Heat stroke is a medical emergency caused due to extreme effects of heat on the body where the ability to regulate heat by the body is lost. The body is severely over heated and if left untreated can result in death within minutes. Heat exhaustion may progress to heat stroke if not recognized and treated in time.
What are the Causes?
Heat stroke can happen to anyone but the most at risk are:
- The elderly (often associated with heart diseases, lung diseases, kidney diseases, or who are taking medications that make them vulnerable to dehydration and heat strokes)
- Workers exposed to high temperatures for long periods e.g miners
How to recognize?
Usually history of being exposed to hot temperatures is available. It can be recognize by:
- High body temperature >104 F or more
- Mental status changes – will be confused, disoriented, strange behavior and maybe agitated
- Increased and rapid pulse
- Difficulty in breathing
- Sweating may or may not be present
- Immediately move the person to the coolest area possible and switch on the cooling appliances eg. fan, air conditioners etc.
- Activate the emergency medical response.
- Ensure rapid cooling by pouring water directly over the victims body.
- Apply cold compress or ice pack (under arms, groin and neck area).
- Apply wet and cold towels or cloth to the whole body.
- When possible immerse the person in a cold water bath making sure the head is kept out of water.
- Check responsiveness and breathing.
- If conscious, give cold water or cold juices, sports drink or lemon juice with salt and sugar.
- If person becomes unconscious but is breathing put him in the recovery position to maintain an open airway.
- Heat stroke is a critical emergency and it is important to seek medical advice.
- Continue with all cooling measures while going to hospital.
- Be prepared to give CPR if the person stops breathing.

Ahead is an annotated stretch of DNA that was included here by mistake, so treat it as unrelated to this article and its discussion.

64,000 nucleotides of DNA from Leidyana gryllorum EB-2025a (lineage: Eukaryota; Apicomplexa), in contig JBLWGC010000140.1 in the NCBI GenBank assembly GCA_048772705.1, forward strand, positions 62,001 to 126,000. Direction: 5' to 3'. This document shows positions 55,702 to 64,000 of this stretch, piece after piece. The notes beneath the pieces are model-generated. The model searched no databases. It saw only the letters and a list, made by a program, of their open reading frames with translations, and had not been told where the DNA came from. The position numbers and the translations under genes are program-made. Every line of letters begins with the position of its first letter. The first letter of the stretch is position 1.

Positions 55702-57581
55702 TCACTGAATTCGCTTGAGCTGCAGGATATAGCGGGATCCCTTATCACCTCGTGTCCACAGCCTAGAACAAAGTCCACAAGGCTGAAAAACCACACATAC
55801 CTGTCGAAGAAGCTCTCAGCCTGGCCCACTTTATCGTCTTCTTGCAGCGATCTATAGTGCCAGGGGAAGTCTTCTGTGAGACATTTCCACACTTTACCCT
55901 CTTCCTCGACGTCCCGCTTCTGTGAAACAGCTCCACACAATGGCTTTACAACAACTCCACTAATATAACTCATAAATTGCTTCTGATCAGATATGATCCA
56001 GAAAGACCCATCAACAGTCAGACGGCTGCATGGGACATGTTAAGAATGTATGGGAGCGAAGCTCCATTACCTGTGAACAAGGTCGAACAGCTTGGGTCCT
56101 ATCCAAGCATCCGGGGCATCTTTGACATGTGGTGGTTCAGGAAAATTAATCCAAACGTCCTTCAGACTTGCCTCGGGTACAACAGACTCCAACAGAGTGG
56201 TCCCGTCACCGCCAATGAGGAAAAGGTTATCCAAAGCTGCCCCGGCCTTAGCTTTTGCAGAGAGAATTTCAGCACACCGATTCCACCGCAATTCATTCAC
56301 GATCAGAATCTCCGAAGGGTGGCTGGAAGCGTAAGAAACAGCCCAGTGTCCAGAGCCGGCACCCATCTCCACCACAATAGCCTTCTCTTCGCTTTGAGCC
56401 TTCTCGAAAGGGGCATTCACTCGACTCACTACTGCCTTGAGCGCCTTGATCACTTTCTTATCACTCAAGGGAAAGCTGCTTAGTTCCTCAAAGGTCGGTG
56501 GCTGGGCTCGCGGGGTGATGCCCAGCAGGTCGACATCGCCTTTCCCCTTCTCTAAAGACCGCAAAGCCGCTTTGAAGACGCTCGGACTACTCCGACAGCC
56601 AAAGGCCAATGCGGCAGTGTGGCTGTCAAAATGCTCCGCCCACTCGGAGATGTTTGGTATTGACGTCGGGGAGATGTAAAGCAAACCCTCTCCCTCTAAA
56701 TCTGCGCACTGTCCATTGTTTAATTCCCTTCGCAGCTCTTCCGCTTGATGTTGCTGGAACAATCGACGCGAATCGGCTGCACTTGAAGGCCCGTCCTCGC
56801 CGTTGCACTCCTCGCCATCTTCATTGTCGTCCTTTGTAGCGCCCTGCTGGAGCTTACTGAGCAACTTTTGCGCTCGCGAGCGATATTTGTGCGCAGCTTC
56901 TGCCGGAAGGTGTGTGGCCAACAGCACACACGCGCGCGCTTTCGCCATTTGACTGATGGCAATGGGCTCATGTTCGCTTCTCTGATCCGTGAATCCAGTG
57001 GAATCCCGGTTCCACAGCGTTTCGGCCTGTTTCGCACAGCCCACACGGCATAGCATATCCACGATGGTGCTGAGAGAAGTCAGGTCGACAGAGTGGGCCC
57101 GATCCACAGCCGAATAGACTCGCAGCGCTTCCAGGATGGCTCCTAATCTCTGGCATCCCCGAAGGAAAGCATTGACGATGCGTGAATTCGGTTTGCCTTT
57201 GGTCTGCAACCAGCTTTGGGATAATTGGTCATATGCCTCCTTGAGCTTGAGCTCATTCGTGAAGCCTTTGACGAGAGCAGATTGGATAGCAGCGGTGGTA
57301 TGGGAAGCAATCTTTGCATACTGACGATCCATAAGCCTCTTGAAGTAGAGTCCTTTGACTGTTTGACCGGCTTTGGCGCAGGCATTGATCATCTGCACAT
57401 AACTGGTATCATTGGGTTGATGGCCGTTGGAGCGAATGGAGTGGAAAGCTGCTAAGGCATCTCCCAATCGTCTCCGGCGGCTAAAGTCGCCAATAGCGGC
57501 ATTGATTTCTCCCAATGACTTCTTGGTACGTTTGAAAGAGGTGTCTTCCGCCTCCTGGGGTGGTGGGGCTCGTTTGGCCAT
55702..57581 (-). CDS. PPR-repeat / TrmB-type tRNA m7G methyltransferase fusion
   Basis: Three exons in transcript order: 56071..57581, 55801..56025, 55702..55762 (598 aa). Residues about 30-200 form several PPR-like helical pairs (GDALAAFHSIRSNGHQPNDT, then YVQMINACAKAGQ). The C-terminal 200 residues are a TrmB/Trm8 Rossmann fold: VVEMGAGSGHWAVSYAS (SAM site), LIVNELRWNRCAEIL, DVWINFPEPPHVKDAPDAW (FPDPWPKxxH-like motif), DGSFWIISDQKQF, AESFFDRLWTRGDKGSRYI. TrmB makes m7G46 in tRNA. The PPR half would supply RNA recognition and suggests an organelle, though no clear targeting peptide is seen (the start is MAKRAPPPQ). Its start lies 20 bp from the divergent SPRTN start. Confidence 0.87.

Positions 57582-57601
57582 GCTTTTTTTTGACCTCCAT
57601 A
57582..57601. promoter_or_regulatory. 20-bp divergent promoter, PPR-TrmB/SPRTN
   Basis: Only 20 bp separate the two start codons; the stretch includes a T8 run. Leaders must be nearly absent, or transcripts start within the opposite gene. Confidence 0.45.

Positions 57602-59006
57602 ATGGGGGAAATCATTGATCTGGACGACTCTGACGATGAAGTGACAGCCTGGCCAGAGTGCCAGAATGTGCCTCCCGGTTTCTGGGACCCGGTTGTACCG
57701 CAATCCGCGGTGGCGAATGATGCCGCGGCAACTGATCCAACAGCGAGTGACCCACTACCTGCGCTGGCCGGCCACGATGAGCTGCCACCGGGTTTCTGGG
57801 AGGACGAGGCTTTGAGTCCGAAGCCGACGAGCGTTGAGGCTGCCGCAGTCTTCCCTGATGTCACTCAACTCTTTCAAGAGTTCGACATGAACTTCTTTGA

- DO NOT give any hot drinks or stimulants.
- DO NOT force person to drink.
- DO NOT give anything to eat or drink if the person becomes unconscious or is drowsy/semi conscious as he may choke.
Q1. Do all heat stroke victims die?
Ans: With early recognition and immediate cooling, there is 90 % chances of survival.
Q2. Why infants and children are at risk of developing a heat stroke?
Ans: In particular, infants or young children who are left unattended in a locked car may suffer heat-related illness quickly, since the indoor temperature of a locked car can rise to dangerous levels even in moderate weather. Rarely, infants have died of heat stroke when overly bundled in their cribs. It is critically important that parents understand leaving children unattended in cars can be risky.
Q3. Can heat stroke be prevented?
Ans: Yes! Heat stroke can prevented.
- Avoid becoming dehydrated and vigorous physical activities in hot and humid weather
- If you have to perform physical activities in hot weather, drink plenty of fluids (such as water and sports drinks), but avoid alcohol, caffeine (including soft drinks and tea) which may lead to dehydration
- Your body will need replenishment of electrolytes (such as sodium) as well as fluids if you sweat excessively or perform vigorous activity in the sunlight for prolonged periods
- Take frequent breaks to hydrate yourself. Wear hats and lightcolored, light weight, loose clothes
- Keep cars locked when not in use and never leave infants or children unattended in a locked car
You can read more about other heat related emergencies in our blogs: